Having the weapon handy lets me sleep better at night knowing I can protect my family.

  14. #13
    berettabone is offline Banned
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    Where I am from, home invasions always increase in the warmer months....although I keep firearms locked in a gunvault, there is always one on the nightstand for easy access, for my wife or myself.....better safe than, well you know......if I had children, I would be forever vigilant...........

  15. #14
    Steve M1911A1's Avatar
    Steve M1911A1 is online now Senior Member
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    Quote Originally Posted by paratrooper View Post
    I agree with keeping a firearm in the house for protection.

    But, if you feel you need to wear it on you when awake, I'd consider a different place to live.

    Continue to keep it loaded in a bed-side stand. As your child gets older, start the lessons on gun safety.
    I really do envy someone who is able to correctly predict when and where a bad thing will happen.

    Since I can't do that, I carry a defensive pistol, 24/7 (except in the shower).

  16. #15
    dman is offline Junior Member
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    My boy and girl are grown up now and living on their own.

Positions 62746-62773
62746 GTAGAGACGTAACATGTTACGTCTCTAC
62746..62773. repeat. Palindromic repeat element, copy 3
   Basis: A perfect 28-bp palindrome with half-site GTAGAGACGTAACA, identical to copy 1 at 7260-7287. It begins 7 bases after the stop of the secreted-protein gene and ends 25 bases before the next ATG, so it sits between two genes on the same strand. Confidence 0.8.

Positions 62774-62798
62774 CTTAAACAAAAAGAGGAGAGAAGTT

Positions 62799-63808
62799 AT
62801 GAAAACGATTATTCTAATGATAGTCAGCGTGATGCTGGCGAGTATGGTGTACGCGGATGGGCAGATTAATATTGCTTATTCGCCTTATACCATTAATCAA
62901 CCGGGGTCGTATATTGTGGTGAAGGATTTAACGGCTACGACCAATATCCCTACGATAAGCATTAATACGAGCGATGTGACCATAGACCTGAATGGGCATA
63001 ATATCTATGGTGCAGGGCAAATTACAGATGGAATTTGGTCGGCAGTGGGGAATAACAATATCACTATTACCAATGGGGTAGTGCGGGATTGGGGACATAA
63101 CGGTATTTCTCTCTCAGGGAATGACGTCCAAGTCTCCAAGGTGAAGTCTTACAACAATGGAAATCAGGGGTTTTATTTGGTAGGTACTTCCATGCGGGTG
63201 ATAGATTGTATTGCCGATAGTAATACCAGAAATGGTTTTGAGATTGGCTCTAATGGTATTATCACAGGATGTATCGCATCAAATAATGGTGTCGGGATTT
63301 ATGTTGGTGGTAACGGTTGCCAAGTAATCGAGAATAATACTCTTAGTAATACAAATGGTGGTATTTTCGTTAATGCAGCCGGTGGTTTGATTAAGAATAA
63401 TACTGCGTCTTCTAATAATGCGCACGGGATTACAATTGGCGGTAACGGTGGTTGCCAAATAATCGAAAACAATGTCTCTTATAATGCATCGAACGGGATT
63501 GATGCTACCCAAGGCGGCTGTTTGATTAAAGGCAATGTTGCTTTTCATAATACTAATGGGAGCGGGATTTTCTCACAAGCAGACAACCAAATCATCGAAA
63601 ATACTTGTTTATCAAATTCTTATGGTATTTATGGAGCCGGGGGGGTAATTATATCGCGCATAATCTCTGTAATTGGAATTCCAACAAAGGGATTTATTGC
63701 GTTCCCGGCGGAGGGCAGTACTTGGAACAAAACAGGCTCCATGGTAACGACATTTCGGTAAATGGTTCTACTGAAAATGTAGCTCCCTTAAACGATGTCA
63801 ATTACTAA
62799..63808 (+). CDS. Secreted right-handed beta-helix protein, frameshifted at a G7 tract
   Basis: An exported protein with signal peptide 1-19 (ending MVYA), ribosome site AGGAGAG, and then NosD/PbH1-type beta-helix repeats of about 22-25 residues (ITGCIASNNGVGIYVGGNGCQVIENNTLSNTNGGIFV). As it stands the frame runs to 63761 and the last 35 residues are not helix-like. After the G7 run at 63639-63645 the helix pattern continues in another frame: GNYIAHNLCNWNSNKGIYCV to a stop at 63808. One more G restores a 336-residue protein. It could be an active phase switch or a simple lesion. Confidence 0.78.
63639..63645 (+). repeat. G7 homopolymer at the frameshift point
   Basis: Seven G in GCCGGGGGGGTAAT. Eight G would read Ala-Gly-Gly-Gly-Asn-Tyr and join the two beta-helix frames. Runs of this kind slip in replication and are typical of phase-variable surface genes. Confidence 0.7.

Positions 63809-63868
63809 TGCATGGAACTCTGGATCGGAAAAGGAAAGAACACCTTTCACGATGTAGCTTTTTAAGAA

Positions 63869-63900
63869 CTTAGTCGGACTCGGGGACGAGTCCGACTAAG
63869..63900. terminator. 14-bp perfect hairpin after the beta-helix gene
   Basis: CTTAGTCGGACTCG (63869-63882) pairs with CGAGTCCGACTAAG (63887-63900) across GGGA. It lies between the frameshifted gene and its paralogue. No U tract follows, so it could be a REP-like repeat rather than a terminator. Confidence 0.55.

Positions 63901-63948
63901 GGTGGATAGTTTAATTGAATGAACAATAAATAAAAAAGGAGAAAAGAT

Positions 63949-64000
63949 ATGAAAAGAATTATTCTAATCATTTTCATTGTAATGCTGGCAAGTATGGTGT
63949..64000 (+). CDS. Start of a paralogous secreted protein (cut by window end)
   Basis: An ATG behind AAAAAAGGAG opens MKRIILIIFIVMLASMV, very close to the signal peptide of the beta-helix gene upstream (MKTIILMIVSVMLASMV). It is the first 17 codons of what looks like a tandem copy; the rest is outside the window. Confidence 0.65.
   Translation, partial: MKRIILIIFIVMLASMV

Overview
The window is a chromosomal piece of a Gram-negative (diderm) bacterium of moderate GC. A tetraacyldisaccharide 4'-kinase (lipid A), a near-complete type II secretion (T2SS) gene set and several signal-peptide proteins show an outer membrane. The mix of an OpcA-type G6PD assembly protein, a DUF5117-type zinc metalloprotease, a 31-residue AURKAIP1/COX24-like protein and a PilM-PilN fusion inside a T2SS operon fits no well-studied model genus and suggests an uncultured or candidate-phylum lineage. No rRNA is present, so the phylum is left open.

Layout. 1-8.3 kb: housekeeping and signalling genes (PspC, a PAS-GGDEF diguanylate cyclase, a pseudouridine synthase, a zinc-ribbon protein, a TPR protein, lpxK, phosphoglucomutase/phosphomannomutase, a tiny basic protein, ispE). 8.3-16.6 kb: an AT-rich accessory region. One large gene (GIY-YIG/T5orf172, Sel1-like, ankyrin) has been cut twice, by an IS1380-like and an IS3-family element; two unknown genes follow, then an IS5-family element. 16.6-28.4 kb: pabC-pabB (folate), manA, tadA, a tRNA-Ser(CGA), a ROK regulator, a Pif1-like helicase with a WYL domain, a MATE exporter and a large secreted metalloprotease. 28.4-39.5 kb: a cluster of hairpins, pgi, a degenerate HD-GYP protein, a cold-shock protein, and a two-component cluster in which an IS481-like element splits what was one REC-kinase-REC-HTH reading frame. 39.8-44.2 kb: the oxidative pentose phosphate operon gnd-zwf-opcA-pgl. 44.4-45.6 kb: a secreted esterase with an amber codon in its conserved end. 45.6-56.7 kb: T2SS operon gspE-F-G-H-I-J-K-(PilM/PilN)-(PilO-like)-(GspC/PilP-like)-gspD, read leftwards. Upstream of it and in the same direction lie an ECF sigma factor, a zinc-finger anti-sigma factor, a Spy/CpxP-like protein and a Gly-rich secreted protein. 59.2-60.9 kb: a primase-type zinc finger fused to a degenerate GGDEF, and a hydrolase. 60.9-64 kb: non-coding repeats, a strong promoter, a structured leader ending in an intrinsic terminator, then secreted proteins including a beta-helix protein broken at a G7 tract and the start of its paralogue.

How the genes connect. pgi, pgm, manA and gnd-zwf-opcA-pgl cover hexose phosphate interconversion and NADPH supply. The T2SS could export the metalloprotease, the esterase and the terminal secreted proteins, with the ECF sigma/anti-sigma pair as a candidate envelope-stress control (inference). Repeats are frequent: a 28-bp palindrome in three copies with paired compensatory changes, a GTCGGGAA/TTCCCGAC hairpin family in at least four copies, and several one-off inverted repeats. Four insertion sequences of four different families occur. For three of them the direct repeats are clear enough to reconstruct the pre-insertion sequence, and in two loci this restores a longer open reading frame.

When they were young and at home , I wore it at all times holstred and when it was bed time, I stuck it under matress just far enough to reach for me but not for them.

    Children are an unstopable focre that can't be stopped , they will get into to everything in a split second , no chance at stopping either , they are greased lightening.

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    tony pasley's Avatar
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    Quote Originally Posted by Steve M1911A1 View Post
    I really do envy someone who is able to correctly predict when and where a bad thing will happen.

    Since I can't do that, I carry a defensive pistol, 24/7 (except in the shower).
    I thought you got that zip lock holster for your shower.

  18. #17
    MLB's Avatar
    MLB
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    I think this is one of those few occasions where a picture will *not* improve the discussion.

  19. #18
    Steve M1911A1's Avatar
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    Quote Originally Posted by tony pasley View Post
    I thought you got that zip lock holster for your shower.
    It didn't work.
    The blue tape wouldn't hold.
    And the duck tape peeled my skin off.

    Instead, I now have Jean stand at the bathroom door, holding our Garand at port arms until I'm done.
    She gets tired and complains, so I yell at her: "Keep it up, sweetheart. After all, I have to keep it up for you..."

    Photos to follow.